Tax Policy Center

Experts

Research report

The figure shows one way to assess the federal income tax burden-federal income taxes as a share of income-for a family of four in the middle of the income distribution, and for similar families at twice and half that income level from 1955 to 2001. In 2001, the median family earned $63,278. By...

December 23, 2002
Leonard E. Burman, Elaine Maag
Brief

[Newsday] Currently affecting only a few, mostly wealthy, taxpayers, the alternative minimum tax (AMT) will expand dramatically over the next several years, visiting high tax rates and mind-numbingly complex paperwork on unsuspecting middle-class families. Prompt action could reverse...

November 14, 2002
Leonard E. Burman, William G. Gale
Research report

A perpetual policy debate surrounds the proper taxation of capital gains. One concern is that the tax creates a "lock-in effect." That is, people will hold onto assets longer than they otherwise would in order to avoid the tax. If significant, the lock-in effect would represent an undesirable...

October 28, 2002
Leonard E. Burman, George A. Plesko
Brief

The practice of requiring well-to-do Americans to pay a minimum tax was developed more than three decades ago. In January, 1969, then-Treasury Secretary Joseph W. Barr informed Congress that 155 individual taxpayers with income exceeding $200,000 paid no tax in 1966. The news set off a political...

September 18, 2002
Leonard E. Burman, William G. Gale, Benjamin H. Harris
Brief

Originally targeted at high-income households, the individual alternative minimum tax (AMT) is now on the verge of switching from a "class" tax to a "mass" tax. Under current law, the AMT will encroach dramatically on the middle-class over the next decade and will become the de facto tax...

September 18, 2002
Leonard E. Burman, William G. Gale, Benjamin H. Harris
Research report

Taxpayers pay alternative minimum tax (AMT) if their AMT liability exceeds their regular income tax. Originally targeted at a few high-income households who paid no federal income tax, this class tax is about to become a mass tax. The projected expansion occurs because the AMT is not indexed for...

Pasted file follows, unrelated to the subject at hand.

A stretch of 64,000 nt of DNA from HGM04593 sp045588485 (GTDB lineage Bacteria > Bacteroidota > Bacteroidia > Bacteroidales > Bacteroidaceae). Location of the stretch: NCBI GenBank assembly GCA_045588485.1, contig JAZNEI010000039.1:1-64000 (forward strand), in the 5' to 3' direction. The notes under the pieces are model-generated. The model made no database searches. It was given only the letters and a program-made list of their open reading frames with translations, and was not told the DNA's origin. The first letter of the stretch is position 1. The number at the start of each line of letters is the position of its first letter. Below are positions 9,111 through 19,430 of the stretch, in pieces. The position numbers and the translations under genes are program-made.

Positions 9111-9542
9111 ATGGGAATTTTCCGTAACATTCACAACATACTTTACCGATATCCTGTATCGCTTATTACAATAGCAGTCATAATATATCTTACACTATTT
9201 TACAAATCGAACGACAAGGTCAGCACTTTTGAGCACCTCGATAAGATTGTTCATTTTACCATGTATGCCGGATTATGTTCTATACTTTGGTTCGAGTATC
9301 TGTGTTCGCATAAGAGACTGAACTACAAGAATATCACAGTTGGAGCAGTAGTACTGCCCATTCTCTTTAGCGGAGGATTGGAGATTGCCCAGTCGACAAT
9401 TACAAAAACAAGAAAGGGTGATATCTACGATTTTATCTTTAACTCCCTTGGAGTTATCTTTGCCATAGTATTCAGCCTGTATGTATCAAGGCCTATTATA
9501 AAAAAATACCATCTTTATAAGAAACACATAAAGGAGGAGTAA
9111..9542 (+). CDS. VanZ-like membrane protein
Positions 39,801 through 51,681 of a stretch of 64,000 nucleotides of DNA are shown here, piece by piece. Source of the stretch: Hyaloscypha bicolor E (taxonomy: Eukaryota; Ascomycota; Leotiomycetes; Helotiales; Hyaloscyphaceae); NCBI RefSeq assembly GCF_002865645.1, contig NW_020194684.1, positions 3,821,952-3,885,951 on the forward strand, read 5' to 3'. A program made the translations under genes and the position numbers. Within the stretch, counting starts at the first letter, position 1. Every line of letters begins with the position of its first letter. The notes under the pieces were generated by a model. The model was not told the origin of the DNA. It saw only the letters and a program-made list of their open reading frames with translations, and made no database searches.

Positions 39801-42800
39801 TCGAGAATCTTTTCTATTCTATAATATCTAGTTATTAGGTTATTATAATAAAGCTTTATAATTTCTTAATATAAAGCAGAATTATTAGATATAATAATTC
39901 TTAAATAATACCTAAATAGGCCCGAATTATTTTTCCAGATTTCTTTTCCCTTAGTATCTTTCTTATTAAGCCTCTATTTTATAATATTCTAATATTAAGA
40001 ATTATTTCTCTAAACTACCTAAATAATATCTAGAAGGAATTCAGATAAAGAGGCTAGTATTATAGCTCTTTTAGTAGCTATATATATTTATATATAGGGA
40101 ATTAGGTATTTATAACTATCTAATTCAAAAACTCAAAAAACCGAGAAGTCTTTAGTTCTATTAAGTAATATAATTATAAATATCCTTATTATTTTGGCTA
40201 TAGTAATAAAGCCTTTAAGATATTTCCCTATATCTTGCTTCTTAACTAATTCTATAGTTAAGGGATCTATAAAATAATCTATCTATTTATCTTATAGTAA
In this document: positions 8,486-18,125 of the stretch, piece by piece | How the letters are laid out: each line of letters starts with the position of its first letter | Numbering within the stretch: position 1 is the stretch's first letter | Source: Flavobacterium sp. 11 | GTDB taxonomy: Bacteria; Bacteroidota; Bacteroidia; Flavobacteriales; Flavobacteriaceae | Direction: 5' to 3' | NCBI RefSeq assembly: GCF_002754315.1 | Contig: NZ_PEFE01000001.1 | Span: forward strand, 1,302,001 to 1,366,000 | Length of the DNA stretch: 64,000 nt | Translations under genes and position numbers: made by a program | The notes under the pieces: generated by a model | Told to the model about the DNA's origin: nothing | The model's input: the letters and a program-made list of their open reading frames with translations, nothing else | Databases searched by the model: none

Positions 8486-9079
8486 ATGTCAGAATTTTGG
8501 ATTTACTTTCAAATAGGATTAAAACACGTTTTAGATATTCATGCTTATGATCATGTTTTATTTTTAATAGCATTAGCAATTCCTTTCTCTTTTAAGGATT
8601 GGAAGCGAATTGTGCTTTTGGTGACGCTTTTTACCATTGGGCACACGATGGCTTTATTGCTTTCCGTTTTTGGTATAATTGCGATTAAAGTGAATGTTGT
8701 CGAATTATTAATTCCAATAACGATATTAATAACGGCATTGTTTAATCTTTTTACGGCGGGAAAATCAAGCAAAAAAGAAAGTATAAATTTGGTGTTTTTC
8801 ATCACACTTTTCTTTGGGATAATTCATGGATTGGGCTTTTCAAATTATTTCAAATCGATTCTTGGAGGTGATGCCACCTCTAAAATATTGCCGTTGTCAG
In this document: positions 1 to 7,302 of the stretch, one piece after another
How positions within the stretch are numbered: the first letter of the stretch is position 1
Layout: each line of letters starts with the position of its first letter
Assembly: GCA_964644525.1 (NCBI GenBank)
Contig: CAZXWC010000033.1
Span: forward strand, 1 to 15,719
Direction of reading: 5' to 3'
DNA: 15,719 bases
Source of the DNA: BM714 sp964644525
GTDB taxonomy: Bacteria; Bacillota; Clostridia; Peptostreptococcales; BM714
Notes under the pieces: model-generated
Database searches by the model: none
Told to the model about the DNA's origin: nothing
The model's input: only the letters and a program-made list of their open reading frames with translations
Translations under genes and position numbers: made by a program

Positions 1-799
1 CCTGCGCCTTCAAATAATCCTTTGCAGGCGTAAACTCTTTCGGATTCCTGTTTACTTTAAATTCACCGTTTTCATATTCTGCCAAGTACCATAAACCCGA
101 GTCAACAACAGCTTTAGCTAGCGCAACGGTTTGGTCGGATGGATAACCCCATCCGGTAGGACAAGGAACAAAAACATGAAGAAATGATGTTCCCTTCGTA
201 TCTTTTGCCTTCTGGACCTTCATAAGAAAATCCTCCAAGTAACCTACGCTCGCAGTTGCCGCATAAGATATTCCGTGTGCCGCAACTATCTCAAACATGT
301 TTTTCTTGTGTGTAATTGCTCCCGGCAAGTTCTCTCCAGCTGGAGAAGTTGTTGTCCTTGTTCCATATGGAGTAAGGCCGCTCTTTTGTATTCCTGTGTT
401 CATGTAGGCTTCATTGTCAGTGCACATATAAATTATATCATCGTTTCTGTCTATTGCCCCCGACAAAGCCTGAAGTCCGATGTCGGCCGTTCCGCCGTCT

September 16, 2002
William G. Gale, Leonard E. Burman
Brief

In June 2001, Congress and the president approved the Economic Growth and Reconciliation Act of 2001 (EGTRRA), the largest tax cut in two decades. The multiyear cut, scheduled to phase in gradually over the decade, will reduce taxes (and government revenue) by $1.35 trillion by 2010. EGTRRA then...

June 24, 2002
Leonard E. Burman, Elaine Maag
Commentary

The Economic Growth and Tax Relief Reconciliation Act of 2001 phased out the estate tax by 2010, but it is scheduled to be restored, along with the rest of the 2001 tax changes, in 2011. This commentary argues that the federal estate tax is the most progressive tax in the federal system, an...

June 14, 2002
Leonard E. Burman
Brief

The 2001 tax cut has been roundly criticized because so much of the benefit goes to the rich, but the bill also did much to help low- and middle-income families. Most notably, it increased the child tax credit and made it refundablethat is, available to families with incomes too low to owe...

April 29, 2002
Leonard E. Burman, Elaine Maag

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